Recap Day: October 2017, Yeah, This Is Long
2017-12-24, 10:53 a.m.
Uh, actingwise, I mean.
At some point within the last few months I had a talk with my friend Melinda (who used to act/do other things in drama) about what’s wrong with my acting and why I’m not good enough at improv, or acting in general. I’ve had her watch all my videos and she said the issue is that I’m too much in my head, and that while I’ve taken acting classes, none of them actually taught me how to act. Which is totally true. And I was having trouble finding anything else I haven’t taken around here on a non-academic level.
So she suggested that I sign up for a community college class. American River has a good drama program (and costume program, according to our writer group friend Melanie). I found a class that runs for 8 weeks on Mondays and Wednesdays after work (though in Rainy Season for most of it, which sucks), three hours a night. I signed up for it.
But I have to admit that the idea of going back to school after having graduated yonks ago is...extremely weird to say the least. I am not one of those people who ever wanted to go to grad school. Once in a great while I will consider it for about three minutes and then realize (a) I don’t want to go back to school (I am pretty damn sick of school these days), (b) I don’t have the money to pay for it and never will have the money to, (c) I refuse to rack up debt for a pointless advanced degree I don’t need and could never pay off as a permanent clerical worker who will never get out of being one, and (d) I can study whatever the heck I want without having to do official schooling for it.
Not to mention: community college? After having already graduated? I wasn’t a transfer student (I wanted to avoid a CC because I feared I’d never leave home if I was forced to go to the one in my town), so...y’know, weird. Oh yeah, and having homework to do at night after fifteen years or so of fucking off and knitting/reading/whatever every night? Yikes.
But anyway.. I should get around to actually talking about what happens in class.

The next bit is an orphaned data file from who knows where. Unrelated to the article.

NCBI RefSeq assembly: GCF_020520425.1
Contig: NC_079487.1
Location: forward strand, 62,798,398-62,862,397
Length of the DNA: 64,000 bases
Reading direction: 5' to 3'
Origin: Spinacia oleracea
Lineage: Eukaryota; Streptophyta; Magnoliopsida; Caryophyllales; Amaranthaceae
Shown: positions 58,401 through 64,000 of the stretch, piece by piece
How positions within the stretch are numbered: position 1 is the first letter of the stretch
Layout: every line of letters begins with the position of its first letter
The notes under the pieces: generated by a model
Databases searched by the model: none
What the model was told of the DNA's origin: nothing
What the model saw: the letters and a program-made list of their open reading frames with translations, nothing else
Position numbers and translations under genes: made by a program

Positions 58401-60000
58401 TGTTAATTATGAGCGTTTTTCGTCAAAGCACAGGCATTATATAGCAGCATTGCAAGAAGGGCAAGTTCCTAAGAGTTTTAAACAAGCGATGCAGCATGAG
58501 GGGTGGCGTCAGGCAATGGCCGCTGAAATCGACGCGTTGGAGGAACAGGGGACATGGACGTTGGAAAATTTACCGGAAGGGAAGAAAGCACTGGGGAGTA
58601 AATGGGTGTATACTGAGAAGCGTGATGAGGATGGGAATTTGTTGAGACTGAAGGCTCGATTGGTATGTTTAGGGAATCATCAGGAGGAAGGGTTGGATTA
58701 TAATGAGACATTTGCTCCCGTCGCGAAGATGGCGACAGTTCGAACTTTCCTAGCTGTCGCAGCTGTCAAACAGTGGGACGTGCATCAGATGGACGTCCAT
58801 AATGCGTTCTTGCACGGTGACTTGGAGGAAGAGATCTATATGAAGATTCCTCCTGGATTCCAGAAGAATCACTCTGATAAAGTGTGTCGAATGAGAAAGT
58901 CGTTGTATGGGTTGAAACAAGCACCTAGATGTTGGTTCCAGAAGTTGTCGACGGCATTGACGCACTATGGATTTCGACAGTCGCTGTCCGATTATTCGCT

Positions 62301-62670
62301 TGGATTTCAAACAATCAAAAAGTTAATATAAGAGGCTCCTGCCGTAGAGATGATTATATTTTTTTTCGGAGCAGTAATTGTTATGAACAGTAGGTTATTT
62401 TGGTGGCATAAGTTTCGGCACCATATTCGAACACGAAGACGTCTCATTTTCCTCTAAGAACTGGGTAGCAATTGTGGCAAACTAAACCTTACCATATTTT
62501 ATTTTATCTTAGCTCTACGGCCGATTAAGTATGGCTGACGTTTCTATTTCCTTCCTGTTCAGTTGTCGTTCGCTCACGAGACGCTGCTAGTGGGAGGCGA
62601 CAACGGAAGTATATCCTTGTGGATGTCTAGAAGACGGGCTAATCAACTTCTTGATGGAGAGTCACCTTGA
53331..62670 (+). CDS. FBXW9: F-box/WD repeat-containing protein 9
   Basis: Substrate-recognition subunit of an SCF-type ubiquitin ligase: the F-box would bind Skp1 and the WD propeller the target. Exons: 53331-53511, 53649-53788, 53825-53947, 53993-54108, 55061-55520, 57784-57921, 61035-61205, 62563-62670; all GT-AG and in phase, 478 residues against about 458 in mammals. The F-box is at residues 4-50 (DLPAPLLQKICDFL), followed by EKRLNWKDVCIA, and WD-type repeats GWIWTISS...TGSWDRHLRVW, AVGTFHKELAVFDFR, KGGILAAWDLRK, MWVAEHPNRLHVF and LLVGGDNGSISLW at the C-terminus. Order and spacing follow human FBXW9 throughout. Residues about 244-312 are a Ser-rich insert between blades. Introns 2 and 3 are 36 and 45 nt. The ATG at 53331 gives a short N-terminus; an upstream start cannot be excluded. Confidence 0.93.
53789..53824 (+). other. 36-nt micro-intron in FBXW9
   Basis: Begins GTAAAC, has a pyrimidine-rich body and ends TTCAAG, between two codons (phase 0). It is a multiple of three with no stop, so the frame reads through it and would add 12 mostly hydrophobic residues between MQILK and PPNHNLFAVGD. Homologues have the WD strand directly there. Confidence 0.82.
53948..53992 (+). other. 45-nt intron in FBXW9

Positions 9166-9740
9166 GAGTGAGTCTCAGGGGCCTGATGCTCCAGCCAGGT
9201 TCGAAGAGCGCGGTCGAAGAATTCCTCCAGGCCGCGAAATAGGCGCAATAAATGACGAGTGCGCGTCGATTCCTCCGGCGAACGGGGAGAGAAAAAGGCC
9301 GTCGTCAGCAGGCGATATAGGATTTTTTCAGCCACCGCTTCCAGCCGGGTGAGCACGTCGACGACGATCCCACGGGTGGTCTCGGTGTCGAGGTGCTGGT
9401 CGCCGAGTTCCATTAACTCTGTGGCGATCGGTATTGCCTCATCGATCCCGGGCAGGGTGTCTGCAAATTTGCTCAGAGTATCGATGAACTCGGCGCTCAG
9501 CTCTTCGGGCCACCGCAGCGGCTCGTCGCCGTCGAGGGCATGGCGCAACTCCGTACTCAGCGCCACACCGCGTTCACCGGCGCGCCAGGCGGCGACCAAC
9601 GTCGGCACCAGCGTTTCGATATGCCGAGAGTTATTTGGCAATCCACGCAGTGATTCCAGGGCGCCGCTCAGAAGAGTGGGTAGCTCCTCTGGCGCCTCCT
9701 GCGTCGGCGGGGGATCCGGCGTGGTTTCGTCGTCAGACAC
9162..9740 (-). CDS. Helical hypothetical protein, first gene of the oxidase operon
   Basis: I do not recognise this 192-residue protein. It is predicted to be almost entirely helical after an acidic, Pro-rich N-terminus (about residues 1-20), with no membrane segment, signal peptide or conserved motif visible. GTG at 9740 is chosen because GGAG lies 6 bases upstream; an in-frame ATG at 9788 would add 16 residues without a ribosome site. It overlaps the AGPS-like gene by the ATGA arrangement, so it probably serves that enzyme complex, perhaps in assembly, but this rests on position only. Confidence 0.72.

He talked about plot analysis--breaking plots apart in order to study them and see how they work. Plot is the telling of the story, the story is not always told in order. He went into GREAT DETAIL about retelling The Wizard of Oz. Seriously, I’m impressed. If I hadn’t seen it twice within the last year I would not have remembered all of that. I also enjoyed the commentary along the lines of “They wrote this play to mess with us” and about Glinda saying Dorothy could have gone home all along, “Don’t you just wanna slap her?”
There’s going to be three quizzes (based off the opening chapters of the textbooks--one book of 2 person scenes and one book of monologues) and a final exam, four scenes, two term papers that you watch plays to write about, there’s opportunities for extra credit if you see other plays, usher or audition for shows. This all seems a wee bit much, but I did go to a college where terms were either six or ten weeks. He wants us to (if possible) go see the two plays that the campus is putting on--Beauty and the Beast and The Seagull. Write one paper on plot analysis and the other on character analysis. He also talked about given circumstances-- the setting for the world of the play/character, that set you up for what you want.
Lecture: objectives equal obstacles. What you want to do and what’s in your way. We relish conflict. Conflict is not having something that you need.